I have to admit to mixed feelings about Memorial Day.
Later this morning there will be a parade through the Village.
Complete with fire trucks with lights flashing.
A band of some type.
Children on bikes or in wagons decorated with bunting and flags.
Accompanied by parents marching, riding, walking from Seminary Rd. to the Village Green. The boy scouts will also be there and, maybe even a sports team or two. Prizes will be awarded for the best decorated bike or wagon. Followed then by a picnic at the Fire Department.
In between parade and picnic there will be speeches on the Green and a wreath placed in front of the flagpole which bears plaques listing the names of those from our community who have been killed in our nation’s wars from the Revolutionary War to the Vietnam War. The ceremony will end with Taps and a 21 gun salute.
In reading about Memorial Day and thinking about this morning, I was stuck the description of that first Decoration Day as not a happy celebration. How could it be. In 1866, the names on the graves on which flowers or flags were placed were the names of their sons and their fathers and their next door neighbor. The human cost of the war just ended was both deeply personal and far too real. Such a contrast between then and now.
It’s a complicated balance for me between remembering and honoring on one hand and glorification on the other. Remembering those who serve and have served our country in our armed forces. Honoring those whose lives have been lost, and on the other hand sometimes seeming to glorifying war.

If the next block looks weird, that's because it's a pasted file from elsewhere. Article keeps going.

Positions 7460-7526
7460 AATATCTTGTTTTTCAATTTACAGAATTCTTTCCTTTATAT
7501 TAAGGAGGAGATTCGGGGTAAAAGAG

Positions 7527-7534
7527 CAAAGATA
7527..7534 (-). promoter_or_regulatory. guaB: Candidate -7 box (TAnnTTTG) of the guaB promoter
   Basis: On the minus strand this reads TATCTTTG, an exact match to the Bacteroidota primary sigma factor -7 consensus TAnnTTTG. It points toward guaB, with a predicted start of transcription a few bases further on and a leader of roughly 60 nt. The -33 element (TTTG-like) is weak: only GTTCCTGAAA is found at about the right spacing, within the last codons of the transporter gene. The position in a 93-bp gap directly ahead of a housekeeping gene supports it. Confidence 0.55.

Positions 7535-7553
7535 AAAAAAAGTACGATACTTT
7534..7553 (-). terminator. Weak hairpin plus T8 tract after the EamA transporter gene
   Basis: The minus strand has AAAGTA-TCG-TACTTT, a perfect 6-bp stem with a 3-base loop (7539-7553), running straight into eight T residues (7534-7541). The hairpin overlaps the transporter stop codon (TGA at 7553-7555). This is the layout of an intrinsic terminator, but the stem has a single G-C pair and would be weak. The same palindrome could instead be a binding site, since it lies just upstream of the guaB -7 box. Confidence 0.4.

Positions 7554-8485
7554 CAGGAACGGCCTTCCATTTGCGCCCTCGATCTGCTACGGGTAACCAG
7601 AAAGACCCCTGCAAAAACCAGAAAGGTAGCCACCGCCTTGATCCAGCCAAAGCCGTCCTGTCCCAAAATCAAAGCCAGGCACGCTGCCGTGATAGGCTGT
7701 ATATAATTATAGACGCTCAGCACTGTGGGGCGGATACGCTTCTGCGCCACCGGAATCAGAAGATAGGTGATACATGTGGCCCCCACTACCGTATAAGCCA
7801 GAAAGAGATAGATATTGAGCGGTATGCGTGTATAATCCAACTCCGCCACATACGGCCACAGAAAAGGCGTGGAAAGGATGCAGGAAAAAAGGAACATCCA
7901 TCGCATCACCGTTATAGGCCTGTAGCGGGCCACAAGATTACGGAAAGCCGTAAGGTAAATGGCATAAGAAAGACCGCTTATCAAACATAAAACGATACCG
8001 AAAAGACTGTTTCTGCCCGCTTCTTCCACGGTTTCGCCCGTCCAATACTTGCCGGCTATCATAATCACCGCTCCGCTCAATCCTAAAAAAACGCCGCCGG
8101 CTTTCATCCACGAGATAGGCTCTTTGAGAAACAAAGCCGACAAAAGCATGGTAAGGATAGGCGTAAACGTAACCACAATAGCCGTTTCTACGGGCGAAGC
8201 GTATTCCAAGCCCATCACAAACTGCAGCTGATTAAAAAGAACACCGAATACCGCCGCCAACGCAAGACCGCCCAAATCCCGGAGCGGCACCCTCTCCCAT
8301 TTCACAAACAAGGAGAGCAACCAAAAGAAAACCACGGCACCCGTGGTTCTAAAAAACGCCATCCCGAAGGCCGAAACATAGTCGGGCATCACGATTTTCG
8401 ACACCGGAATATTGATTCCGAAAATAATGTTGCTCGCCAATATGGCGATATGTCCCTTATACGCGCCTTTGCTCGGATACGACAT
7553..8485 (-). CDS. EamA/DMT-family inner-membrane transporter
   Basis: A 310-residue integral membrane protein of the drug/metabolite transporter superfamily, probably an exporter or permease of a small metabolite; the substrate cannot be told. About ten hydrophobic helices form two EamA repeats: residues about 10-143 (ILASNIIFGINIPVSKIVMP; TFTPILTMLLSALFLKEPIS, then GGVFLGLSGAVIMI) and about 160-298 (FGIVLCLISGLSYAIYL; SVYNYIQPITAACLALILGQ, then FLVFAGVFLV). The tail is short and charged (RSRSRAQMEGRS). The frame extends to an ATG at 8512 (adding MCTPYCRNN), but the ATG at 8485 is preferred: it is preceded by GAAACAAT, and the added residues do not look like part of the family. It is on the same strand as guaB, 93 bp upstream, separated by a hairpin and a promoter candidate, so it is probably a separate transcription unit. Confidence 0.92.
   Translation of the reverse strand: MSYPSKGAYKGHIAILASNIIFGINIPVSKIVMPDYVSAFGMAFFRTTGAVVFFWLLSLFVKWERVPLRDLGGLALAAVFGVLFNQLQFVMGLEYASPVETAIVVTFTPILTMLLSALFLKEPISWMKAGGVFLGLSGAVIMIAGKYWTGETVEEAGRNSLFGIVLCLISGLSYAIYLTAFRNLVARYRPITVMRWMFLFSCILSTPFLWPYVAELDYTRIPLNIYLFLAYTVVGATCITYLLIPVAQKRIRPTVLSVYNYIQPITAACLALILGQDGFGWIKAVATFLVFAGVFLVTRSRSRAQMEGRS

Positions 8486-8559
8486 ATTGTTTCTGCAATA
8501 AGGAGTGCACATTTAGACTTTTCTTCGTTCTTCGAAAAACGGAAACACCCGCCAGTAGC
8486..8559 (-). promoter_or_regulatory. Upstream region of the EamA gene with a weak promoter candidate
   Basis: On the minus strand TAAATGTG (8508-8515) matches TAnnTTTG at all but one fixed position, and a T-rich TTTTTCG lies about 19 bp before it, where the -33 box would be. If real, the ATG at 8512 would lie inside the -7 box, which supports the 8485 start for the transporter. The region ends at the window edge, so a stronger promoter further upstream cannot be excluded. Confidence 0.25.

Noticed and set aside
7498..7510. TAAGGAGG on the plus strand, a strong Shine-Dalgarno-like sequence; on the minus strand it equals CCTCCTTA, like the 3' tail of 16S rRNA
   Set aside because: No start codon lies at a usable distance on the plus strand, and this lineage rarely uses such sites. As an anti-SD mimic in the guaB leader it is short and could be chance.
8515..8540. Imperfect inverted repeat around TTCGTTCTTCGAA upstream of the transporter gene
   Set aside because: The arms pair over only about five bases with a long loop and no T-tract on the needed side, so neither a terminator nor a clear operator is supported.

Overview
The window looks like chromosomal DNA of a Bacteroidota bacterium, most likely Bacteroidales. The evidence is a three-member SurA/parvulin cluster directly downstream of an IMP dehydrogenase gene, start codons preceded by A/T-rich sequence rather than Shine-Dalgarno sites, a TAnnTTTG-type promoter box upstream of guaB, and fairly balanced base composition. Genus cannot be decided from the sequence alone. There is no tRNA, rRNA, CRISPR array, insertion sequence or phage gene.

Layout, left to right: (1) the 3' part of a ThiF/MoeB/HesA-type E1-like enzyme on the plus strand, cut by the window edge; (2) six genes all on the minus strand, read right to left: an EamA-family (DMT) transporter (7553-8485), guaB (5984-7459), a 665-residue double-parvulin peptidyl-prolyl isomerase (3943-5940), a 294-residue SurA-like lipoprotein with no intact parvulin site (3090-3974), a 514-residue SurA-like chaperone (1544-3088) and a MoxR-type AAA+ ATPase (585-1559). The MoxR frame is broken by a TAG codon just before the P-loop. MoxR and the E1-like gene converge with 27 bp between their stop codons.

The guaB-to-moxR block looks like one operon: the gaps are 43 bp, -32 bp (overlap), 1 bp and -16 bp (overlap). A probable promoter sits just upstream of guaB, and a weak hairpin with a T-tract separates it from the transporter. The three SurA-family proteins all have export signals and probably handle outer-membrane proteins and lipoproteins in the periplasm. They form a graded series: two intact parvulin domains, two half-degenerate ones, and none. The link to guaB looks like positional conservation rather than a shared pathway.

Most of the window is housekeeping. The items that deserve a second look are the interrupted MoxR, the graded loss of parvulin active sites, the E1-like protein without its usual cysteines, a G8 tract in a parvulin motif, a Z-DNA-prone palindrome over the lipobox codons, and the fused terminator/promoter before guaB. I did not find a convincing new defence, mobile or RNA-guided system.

The truth is war is hell…for all involved.
Soldiers and civilians and families back home.
And Post Traumatic Stress Disorder and alarming suicide rates and lack of support and care still plague far too many in our veterans. We are learning returning home can also hell.
Tomorrow I will watch the parade.
I will listen to the speeches and allow silence to settle around me while Taps is played. I will offer the Benediction at the end of the ceremony as I have been asked to do.
But it will be difficult to celebrate because my heart will be heavy.
Because war is hell and too many lives have already been lost.
And I will feel a sadness as well.
For all our intelligence and wisdom we are still a long way from that riverside where we will lay down our sword and shield and study war no more.